In order for her message to gain their attention, it is important that it includes information and experiences that they can relate to. To build credibility, the author uses ethos effectively throughout the article. Specifically, in the opening paragraph of the article where she informs her readers that “Kyle Schwartz started teaching third grade at Doull Elementary School in Denver, [and] she wanted to get to know her students better.”. This description appears quite simple at first, however, after reading on it becomes apparent how necessary it is to not only understand the role of Ms. Schwartz, but her passion to find out more about her students. De La Cruz goes on to build upon this description by adding that Ms. Schwartz is not only “entering her fifth teaching year,” but has written in her own book, I Wish My Teacher Knew: How One Question Can Change Everything For Our Kids, the various “mistakes that might have been prevented if she had known her students better.”.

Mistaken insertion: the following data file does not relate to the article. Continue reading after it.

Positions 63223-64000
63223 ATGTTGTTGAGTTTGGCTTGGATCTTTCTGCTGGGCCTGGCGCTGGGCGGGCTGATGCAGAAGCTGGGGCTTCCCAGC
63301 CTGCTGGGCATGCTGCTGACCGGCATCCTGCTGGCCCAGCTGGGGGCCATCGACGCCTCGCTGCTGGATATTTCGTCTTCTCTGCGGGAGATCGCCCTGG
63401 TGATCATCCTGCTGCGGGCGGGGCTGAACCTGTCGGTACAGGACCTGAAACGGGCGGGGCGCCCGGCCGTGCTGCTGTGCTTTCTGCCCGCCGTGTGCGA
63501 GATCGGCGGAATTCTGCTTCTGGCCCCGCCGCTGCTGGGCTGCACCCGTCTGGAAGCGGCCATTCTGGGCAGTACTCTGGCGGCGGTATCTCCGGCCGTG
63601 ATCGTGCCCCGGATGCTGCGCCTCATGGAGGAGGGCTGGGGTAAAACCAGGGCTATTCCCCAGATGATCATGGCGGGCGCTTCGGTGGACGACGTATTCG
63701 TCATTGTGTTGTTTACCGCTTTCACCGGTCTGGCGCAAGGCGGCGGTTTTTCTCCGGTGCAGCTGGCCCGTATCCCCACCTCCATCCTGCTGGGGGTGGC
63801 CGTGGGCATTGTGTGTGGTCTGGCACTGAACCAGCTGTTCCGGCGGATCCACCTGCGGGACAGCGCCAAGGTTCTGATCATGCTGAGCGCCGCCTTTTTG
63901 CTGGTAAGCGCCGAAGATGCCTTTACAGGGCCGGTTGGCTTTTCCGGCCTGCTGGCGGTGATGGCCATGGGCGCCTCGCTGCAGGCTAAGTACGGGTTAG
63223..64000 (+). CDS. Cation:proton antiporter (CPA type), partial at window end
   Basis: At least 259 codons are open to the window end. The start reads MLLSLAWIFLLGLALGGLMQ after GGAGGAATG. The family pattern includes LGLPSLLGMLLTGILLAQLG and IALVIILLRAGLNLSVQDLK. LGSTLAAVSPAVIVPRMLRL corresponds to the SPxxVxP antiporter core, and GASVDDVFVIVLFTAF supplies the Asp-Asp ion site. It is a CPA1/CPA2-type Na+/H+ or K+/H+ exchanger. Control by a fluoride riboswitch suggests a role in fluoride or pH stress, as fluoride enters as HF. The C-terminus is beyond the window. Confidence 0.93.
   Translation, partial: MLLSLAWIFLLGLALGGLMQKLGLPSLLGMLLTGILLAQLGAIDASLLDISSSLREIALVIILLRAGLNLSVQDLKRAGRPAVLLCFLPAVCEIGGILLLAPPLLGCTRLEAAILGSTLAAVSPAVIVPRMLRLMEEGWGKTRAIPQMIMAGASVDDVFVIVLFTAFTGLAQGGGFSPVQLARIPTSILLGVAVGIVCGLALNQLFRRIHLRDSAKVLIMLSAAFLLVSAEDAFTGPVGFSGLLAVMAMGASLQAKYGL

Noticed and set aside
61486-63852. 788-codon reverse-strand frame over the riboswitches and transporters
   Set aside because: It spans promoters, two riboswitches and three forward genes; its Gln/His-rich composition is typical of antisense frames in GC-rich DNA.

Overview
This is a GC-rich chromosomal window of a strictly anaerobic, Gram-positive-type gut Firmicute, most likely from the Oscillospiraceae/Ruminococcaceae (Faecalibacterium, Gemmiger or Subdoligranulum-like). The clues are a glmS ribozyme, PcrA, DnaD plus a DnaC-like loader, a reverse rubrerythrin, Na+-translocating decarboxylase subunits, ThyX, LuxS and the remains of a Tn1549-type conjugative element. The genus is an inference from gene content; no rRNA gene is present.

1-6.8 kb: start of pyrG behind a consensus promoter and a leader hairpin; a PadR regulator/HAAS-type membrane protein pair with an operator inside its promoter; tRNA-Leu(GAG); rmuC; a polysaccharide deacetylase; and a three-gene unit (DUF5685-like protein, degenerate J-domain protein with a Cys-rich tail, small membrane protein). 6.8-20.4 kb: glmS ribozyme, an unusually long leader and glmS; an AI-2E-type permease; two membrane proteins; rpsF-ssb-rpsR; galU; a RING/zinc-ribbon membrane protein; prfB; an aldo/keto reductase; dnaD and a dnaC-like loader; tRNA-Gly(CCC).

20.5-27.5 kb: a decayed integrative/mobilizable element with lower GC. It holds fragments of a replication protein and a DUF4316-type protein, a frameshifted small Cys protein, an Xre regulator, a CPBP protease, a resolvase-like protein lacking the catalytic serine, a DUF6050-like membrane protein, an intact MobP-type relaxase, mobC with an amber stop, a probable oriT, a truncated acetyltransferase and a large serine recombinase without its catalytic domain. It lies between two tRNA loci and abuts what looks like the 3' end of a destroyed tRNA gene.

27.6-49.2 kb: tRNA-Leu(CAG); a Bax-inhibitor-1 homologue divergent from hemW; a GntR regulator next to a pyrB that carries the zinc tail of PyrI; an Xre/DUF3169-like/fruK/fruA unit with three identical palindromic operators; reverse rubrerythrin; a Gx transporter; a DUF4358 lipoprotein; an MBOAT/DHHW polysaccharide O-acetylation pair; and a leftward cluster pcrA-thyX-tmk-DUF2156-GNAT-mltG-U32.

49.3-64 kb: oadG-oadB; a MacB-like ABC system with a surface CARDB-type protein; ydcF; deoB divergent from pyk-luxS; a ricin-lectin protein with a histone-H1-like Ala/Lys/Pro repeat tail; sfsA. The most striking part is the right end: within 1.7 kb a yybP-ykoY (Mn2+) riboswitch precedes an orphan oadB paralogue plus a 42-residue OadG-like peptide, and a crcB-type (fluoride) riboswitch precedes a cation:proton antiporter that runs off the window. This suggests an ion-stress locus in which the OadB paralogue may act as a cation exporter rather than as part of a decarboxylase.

The theme that readers can learn from Harper Lee’s novel To Kill a Mockingbird (1960) is the importance of having honesty and integrity. Throughout the entire book, there are many honest and virtuous instances that are meaningful. A few characters, such as Atticus Finch, a wise lawyer in his forties; and Calpurnia, an African-American maid and nanny to Atticus’s children; display good morals which can benefit the readers, however; other people such as Aunt Alexandra, Atticus’s sister displays poor ethics. The classic novel set in the 1930s, though fictional, contains an extremely important lesson worthy of comprehending. Throughout the novel, Atticus Finch speaks the truth to everyone he comes into contact with.